NCPA - National Center for Policy Analysis


December 8, 2005

Unchecked by predators, deer populations are exploding in a way that is profoundly unnatural and that is destroying the ecosystem in many parts of the country. According to Nicholas D. Kristof of the New York Times, we should bring back hunting and reestablish a balance in the natural world.

In a wilderness area, there might be 10 deer per square mile, but in parts of New Jersey, there are up to 200 per square mile. The exploding deer populations are harming humans, says Kristof:

  • More Americans are killed by deer each year than by any other large American mammal, including bears, cougars and wolves.
  • A study for the insurance industry estimated that deer kill 150 people a year in car crashes nationwide and cause $1 billion in damages.
  • Ticks and Lyme disease, a more indirect effect from deer, also kill humans.

Agreeing on a solution for controlling deer populations and protecting humans has proven difficult. These days, among the university-educated crowd in the cities, hunting is viewed as barbaric. Towns in New York and New Jersey are talking about using birth control to keep deer populations down, although deer contraception has not been very successful. Meanwhile, some towns are paying big bucks, taking out contracts on deer through discreet private companies.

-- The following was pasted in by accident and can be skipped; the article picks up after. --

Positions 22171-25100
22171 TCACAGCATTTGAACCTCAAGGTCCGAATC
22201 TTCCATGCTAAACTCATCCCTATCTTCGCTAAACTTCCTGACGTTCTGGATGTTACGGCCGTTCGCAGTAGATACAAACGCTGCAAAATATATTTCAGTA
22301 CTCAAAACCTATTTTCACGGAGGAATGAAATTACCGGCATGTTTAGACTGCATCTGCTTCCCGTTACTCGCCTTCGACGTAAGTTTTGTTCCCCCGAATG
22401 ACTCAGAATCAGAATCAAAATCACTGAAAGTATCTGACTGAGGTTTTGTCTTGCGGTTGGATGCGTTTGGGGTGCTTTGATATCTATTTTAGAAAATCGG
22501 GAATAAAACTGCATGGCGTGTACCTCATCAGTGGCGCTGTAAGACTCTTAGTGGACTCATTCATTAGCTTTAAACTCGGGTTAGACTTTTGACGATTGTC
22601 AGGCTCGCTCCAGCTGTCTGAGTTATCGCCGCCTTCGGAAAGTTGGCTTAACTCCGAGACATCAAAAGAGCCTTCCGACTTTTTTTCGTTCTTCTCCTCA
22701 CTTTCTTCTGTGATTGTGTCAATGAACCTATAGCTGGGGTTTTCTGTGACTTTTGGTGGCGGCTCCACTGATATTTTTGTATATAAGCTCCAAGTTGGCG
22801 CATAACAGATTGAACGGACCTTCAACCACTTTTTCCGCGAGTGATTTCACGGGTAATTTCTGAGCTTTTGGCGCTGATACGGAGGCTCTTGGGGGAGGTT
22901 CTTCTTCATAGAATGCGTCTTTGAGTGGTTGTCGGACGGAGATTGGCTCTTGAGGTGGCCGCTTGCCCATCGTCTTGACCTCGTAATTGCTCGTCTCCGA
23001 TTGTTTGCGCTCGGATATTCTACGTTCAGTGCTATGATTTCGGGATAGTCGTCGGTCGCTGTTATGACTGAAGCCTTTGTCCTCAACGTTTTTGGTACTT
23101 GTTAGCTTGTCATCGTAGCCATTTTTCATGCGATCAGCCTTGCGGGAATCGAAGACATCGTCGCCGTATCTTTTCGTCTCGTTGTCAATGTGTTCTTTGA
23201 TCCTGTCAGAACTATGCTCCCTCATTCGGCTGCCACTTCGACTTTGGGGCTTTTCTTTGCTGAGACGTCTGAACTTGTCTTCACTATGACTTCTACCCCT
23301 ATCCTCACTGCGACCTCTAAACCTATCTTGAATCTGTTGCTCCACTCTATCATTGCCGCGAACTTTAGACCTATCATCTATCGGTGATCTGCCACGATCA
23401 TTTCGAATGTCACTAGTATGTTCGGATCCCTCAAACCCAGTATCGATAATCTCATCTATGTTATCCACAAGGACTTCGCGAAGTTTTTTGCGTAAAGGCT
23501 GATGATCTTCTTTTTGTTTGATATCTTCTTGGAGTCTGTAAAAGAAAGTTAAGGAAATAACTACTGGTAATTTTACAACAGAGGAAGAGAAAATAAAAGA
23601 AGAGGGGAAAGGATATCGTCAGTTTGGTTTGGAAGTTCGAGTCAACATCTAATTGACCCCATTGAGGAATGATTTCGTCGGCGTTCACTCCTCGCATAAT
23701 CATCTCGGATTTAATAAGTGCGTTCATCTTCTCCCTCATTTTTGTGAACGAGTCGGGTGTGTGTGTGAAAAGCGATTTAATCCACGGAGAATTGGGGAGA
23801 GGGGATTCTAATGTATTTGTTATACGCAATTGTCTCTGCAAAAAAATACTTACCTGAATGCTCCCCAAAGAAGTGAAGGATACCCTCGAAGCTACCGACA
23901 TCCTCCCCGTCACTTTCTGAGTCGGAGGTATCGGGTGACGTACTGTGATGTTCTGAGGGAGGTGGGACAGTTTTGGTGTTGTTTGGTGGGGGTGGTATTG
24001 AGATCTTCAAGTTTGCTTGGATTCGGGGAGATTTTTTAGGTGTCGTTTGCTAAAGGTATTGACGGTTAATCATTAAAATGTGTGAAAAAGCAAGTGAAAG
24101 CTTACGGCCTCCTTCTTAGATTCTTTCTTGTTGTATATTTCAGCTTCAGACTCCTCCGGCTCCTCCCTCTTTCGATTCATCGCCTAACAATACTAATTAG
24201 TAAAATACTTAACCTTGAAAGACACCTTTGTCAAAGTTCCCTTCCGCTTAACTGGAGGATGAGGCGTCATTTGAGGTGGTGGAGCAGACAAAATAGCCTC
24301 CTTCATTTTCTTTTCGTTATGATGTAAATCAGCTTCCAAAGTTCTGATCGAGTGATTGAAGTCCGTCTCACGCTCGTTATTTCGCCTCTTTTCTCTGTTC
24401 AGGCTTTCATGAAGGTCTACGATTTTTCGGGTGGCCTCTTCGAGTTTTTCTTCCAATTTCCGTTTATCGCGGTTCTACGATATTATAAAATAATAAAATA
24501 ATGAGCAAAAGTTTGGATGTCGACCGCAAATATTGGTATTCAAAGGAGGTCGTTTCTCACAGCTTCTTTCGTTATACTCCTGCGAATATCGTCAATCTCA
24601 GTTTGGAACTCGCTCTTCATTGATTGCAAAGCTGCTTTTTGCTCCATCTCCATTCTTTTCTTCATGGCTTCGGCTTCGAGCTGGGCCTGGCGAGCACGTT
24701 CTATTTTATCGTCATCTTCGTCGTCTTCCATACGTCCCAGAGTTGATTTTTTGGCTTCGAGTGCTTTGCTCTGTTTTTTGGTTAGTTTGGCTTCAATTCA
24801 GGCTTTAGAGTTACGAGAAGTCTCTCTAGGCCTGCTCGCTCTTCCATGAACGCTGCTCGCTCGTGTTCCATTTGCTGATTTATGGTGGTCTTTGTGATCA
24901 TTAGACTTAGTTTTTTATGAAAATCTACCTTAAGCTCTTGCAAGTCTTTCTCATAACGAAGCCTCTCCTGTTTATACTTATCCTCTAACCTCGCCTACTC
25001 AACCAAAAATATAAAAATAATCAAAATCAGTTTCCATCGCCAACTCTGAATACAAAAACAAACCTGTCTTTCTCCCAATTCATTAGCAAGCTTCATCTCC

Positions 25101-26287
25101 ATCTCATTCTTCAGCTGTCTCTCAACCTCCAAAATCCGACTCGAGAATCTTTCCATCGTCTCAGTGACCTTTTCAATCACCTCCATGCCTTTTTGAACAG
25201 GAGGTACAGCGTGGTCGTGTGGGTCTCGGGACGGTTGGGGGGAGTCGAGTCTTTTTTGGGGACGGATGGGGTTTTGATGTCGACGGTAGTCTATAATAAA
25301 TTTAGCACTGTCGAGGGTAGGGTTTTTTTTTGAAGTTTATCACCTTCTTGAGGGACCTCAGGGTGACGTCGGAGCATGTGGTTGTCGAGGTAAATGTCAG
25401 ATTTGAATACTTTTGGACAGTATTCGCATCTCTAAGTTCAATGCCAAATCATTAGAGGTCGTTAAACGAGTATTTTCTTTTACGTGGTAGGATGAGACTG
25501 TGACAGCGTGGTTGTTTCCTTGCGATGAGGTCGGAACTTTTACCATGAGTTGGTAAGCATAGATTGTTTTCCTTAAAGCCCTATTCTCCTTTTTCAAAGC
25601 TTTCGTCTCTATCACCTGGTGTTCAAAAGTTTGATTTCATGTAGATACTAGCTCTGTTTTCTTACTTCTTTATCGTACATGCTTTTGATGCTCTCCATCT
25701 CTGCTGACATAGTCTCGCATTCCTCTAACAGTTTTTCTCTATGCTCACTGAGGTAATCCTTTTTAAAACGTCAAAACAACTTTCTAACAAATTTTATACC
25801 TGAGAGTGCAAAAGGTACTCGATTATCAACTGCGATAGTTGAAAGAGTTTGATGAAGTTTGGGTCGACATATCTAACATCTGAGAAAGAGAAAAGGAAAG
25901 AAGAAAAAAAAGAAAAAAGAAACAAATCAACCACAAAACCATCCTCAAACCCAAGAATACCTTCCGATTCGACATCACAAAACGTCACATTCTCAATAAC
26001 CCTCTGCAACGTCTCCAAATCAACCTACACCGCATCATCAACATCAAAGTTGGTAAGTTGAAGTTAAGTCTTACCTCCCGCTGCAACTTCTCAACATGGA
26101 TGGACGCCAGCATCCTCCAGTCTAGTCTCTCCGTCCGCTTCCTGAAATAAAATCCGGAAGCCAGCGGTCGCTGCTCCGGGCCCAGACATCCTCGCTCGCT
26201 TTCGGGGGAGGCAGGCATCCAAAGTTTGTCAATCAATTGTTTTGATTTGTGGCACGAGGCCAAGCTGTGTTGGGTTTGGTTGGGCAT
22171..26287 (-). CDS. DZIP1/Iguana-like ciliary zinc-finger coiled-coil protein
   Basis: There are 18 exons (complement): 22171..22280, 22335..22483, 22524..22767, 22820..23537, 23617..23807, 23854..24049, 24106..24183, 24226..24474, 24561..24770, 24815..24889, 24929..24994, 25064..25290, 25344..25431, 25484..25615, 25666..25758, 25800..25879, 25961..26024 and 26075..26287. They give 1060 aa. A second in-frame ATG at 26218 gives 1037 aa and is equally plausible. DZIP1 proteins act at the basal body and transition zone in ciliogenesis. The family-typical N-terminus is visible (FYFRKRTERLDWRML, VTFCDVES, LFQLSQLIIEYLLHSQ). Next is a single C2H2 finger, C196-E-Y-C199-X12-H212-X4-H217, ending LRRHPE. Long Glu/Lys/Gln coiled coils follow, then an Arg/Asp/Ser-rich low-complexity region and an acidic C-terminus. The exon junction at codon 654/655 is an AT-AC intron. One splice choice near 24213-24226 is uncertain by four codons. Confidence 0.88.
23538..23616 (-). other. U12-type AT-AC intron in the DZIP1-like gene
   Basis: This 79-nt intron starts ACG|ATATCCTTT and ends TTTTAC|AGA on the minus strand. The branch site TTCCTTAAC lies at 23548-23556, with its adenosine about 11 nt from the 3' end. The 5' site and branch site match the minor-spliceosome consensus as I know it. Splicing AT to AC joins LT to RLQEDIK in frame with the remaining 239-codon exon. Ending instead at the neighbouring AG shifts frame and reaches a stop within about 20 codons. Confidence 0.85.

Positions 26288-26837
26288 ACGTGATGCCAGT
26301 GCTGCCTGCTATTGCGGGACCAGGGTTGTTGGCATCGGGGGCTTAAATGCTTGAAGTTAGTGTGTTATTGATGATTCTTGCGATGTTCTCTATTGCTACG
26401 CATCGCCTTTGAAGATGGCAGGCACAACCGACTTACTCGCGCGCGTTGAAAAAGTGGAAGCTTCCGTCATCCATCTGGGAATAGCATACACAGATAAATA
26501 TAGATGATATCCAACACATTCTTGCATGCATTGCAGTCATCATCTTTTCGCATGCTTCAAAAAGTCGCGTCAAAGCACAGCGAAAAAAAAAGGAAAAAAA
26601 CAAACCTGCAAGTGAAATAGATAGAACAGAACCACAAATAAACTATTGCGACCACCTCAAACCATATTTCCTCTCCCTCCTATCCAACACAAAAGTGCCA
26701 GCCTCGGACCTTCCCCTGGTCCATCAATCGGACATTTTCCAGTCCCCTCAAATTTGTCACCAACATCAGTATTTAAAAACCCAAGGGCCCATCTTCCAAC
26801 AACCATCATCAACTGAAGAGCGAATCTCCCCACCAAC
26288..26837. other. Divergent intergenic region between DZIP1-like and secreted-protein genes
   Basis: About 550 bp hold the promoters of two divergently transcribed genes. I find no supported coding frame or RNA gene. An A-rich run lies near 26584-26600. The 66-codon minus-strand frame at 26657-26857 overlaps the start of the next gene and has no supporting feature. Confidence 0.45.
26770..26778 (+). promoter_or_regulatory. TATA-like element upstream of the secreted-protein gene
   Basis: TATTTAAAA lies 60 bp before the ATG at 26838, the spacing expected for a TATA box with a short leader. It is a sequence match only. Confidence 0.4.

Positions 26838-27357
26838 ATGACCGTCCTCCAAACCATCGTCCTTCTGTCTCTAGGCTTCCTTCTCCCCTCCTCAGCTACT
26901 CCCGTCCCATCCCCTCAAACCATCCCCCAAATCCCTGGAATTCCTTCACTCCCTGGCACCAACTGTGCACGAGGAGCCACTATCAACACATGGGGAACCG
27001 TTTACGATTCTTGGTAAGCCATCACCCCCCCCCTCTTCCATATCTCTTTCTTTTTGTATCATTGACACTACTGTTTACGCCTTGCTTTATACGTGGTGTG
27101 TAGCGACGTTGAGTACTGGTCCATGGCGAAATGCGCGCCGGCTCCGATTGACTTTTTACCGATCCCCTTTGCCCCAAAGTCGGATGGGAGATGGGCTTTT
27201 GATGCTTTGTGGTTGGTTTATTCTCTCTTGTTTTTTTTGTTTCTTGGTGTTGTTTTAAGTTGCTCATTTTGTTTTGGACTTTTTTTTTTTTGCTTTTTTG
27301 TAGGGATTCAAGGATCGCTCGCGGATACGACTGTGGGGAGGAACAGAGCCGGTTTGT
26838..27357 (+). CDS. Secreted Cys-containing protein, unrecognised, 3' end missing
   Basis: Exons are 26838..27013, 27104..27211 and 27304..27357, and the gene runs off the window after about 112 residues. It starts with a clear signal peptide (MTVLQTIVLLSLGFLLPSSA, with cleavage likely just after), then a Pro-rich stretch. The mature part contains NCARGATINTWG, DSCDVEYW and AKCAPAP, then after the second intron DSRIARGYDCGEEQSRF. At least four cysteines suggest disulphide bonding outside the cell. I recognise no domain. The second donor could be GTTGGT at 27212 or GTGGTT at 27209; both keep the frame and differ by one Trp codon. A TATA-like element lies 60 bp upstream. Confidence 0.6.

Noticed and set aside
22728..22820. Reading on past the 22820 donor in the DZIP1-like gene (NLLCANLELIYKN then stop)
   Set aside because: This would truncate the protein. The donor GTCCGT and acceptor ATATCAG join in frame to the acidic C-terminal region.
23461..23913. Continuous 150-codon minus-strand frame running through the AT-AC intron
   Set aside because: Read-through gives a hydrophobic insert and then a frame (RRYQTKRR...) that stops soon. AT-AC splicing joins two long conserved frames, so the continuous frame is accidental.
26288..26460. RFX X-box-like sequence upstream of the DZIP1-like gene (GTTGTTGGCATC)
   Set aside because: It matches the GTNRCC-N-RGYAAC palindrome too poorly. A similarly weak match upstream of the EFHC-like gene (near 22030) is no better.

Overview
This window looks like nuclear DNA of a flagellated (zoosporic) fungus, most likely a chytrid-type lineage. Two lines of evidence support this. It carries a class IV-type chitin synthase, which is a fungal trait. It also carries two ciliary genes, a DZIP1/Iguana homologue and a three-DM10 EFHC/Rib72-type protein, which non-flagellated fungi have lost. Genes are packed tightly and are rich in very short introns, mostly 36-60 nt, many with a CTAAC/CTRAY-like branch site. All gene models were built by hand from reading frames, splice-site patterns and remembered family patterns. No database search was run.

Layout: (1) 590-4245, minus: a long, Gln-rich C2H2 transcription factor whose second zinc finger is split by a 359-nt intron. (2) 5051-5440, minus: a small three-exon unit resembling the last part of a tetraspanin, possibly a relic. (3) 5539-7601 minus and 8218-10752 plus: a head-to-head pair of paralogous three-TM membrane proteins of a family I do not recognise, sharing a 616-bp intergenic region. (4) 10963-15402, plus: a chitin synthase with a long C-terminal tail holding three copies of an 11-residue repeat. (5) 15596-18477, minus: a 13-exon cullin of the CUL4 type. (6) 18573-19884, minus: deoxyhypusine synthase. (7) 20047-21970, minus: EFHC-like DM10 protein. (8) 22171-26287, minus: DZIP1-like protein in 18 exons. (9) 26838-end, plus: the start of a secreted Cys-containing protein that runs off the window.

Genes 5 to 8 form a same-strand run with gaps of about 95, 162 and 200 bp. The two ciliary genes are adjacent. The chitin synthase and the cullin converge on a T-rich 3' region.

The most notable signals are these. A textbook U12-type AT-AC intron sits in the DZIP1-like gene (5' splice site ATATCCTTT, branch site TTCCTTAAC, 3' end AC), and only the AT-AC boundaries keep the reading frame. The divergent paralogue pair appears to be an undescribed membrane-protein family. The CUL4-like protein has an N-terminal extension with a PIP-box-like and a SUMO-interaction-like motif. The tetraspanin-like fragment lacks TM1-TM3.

Kristof says this is ridiculous. We have an environmental imbalance caused in part by the decline of hunting, he says. Humans first wiped out certain predators -- like wolves and cougars -- but then expected their own role as predators to sustain a rough ecological balance.

The humane and green solution, says Kristof, is to encourage hunting, and many environmentalists agree. Deer are not pets, and many find hunting them is preferable to letting deer die of hunger and disease. Furthermore, hunting connects people with the outdoors and creates a broader constituency for wilderness preservation.

For text: Nicholas D. Kristof, "For Environmental Balance, Pick Up a Rifle," New York Times, December 4, 2005.

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